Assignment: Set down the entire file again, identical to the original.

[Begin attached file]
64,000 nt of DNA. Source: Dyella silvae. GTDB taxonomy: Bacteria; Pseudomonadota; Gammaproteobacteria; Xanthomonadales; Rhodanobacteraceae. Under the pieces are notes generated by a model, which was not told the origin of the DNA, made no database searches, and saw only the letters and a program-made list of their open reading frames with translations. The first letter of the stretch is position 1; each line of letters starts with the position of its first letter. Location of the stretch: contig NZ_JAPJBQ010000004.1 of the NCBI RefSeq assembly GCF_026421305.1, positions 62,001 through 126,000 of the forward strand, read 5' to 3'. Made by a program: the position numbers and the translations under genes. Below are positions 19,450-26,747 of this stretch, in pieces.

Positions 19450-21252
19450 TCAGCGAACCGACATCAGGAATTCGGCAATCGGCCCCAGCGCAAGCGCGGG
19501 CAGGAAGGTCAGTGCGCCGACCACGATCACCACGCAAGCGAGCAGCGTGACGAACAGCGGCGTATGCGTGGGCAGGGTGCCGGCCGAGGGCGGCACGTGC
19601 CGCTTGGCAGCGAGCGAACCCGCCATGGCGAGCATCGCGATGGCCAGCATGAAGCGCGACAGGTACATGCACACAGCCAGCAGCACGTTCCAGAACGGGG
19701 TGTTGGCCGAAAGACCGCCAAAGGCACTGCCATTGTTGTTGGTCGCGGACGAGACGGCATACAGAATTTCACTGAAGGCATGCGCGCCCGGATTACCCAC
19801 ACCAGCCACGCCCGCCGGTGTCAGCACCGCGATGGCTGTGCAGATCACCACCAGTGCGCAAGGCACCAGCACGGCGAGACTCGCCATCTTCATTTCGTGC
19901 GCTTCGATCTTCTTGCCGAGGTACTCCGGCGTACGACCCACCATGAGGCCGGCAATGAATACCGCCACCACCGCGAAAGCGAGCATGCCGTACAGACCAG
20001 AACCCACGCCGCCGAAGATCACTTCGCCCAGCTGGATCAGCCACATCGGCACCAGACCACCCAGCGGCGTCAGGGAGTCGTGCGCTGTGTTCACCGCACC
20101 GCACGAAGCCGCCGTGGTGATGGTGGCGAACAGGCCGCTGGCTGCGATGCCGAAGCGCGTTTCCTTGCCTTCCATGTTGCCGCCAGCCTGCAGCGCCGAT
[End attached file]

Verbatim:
64,000 nt of DNA. Source: Dyella silvae. GTDB taxonomy: Bacteria; Pseudomonadota; Gammaproteobacteria; Xanthomonadales; Rhodanobacteraceae. Under the pieces are notes generated by a model, which was not told the origin of the DNA, made no database searches, and saw only the letters and a program-made list of their open reading frames with translations. The first letter of the stretch is position 1; each line of letters starts with the position of its first letter. Location of the stretch: contig NZ_JAPJBQ010000004.1 of the NCBI RefSeq assembly GCF_026421305.1, positions 62,001 through 126,000 of the forward strand, read 5' to 3'. Made by a program: the position numbers and the translations under genes. Below are positions 19,450-26,747 of this stretch, in pieces.

Positions 19450-21252
19450 TCAGCGAACCGACATCAGGAATTCGGCAATCGGCCCCAGCGCAAGCGCGGG
19501 CAGGAAGGTCAGTGCGCCGACCACGATCACCACGCAAGCGAGCAGCGTGACGAACAGCGGCGTATGCGTGGGCAGGGTGCCGGCCGAGGGCGGCACGTGC
19601 CGCTTGGCAGCGAGCGAACCCGCCATGGCGAGCATCGCGATGGCCAGCATGAAGCGCGACAGGTACATGCACACAGCCAGCAGCACGTTCCAGAACGGGG
19701 TGTTGGCCGAAAGACCGCCAAAGGCACTGCCATTGTTGTTGGTCGCGGACGAGACGGCATACAGAATTTCACTGAAGGCATGCGCGCCCGGATTACCCAC
19801 ACCAGCCACGCCCGCCGGTGTCAGCACCGCGATGGCTGTGCAGATCACCACCAGTGCGCAAGGCACCAGCACGGCGAGACTCGCCATCTTCATTTCGTGC
19901 GCTTCGATCTTCTTGCCGAGGTACTCCGGCGTACGACCCACCATGAGGCCGGCAATGAATACCGCCACCACCGCGAAAGCGAGCATGCCGTACAGACCAG
20001 AACCCACGCCGCCGAAGATCACTTCGCCCAGCTGGATCAGCCACATCGGCACCAGACCACCCAGCGGCGTCAGGGAGTCGTGCGCTGTGTTCACCGCACC
20101 GCACGAAGCCGCCGTGGTGATGGTGGCGAACAGGCCGCTGGCTGCGATGCCGAAGCGCGTTTCCTTGCCTTCCATGTTGCCGCCAGCCTGCAGCGCCGAT